On a typical day Carolina processes about 1,500 pick-lines and this is acomplished by 20 people: 5 in receiving, 7 in picking, 1 checking orders, 5 packing, and the remainder doing odd jobs, such as restocking and cleanup. During peak season there may be another 5 people picking orders. Order-pickers are not assigned to specific zones but migrate independently to where work has accumulated. For example, if an order-picker has finished all work waiting in zone H, they may move to Zone J or K or L, etc. if work is waiting there.


The TV show “Fear Factor” is a customer

One of the problems encountered in order-picking is that some zones may be quite busy while others are idle. When many boxes arrive into a zone at the same time, the queue of waiting boxes can back up into the main conveyor, in which case the entire conveyor shuts down, stopping most work. To avoid this, an order-picker in the busy zone may stack boxes to make room for an excessively long queue.

The operations manager also tries to avoid imbalance by sorting the pile of customer shopping lists according to the first zone from which a pick is required. For example, at the start of the day, he puts orders that have their first pick at the last zones so that those last zones do not have to wait long for work. He may also start single-line orders so that the packers do not have to wait long for work to reach them.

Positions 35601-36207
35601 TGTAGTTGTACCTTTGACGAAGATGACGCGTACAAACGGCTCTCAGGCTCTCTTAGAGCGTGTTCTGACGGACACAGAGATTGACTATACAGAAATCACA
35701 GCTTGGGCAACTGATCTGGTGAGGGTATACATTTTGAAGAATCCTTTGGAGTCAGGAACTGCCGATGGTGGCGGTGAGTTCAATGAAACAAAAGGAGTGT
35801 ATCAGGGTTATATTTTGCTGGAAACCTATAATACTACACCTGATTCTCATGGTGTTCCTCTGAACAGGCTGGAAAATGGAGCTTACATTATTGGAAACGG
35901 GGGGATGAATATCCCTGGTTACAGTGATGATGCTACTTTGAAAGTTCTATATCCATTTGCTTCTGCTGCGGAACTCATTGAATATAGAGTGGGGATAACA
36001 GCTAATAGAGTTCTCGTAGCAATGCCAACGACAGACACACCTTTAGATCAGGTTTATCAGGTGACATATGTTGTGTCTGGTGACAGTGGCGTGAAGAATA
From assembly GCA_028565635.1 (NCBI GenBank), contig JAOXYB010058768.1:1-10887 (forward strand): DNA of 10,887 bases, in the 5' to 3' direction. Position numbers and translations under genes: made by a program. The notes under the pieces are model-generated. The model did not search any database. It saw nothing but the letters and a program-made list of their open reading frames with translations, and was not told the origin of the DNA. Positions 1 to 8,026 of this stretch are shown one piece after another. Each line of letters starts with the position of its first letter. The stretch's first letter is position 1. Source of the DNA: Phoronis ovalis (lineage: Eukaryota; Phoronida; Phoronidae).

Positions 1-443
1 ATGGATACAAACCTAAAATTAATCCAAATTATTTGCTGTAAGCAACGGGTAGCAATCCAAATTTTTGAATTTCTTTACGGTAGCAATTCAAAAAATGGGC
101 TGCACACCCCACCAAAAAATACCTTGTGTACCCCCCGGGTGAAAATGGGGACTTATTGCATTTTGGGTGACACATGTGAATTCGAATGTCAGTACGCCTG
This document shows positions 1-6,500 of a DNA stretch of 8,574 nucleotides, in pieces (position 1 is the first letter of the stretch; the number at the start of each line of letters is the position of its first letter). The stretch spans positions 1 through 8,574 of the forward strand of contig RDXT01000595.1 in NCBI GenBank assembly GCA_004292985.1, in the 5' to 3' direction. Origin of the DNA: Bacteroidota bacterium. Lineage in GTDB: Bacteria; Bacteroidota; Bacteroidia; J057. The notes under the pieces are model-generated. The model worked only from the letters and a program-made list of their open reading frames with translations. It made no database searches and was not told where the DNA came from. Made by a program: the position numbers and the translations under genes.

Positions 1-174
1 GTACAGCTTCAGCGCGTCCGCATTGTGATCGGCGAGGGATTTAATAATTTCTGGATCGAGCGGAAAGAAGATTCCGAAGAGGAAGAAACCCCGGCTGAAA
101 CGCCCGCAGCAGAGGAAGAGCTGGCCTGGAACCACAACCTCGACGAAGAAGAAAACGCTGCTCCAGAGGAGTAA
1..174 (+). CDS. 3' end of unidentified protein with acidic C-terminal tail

Congestion in the packing area

Most orders request only a few different items, but sometimes orders can be quite large, such as at the beginning of the school year. CBS handles large order separately so that they do not clog the flow of work. If an order fills the standard box then it will be removed from the conveyor and put on a cart, to be completed by an order-picker who will push the cart through the aisles of shelving. During peak season (July), about 15 percent of the orders are removed to carts for completion; during the rest of the year, only about 5 percent are.

Some questions

What can be done to smooth or improve the flow of work? You may consider, among other things:


The company data is copyrighted and proprietary. You may use it for the purposes of this course only. If you would like to use it for something else, please contact me to discuss.

Data files

Addressing convention

Addresses of skus are given in the format Zone.Row.Bin.Shelf. For example, address N.07.097.A is a location in zone N, row (aisle) 7, bin (section of shelf) 97, shelf A.

You will find some mysterious addresses, such as P.090.001.A. This is the address of a desk near aisle J.013 and is used for catalogs only. All orders for catalogs are separated from the other orders and processed here. You may also encounter addresses P.045, P.050, P.051, etc. These are bulk overflow locations in another building and CBS must pick from them only when replenishments are not completed in time to support picking.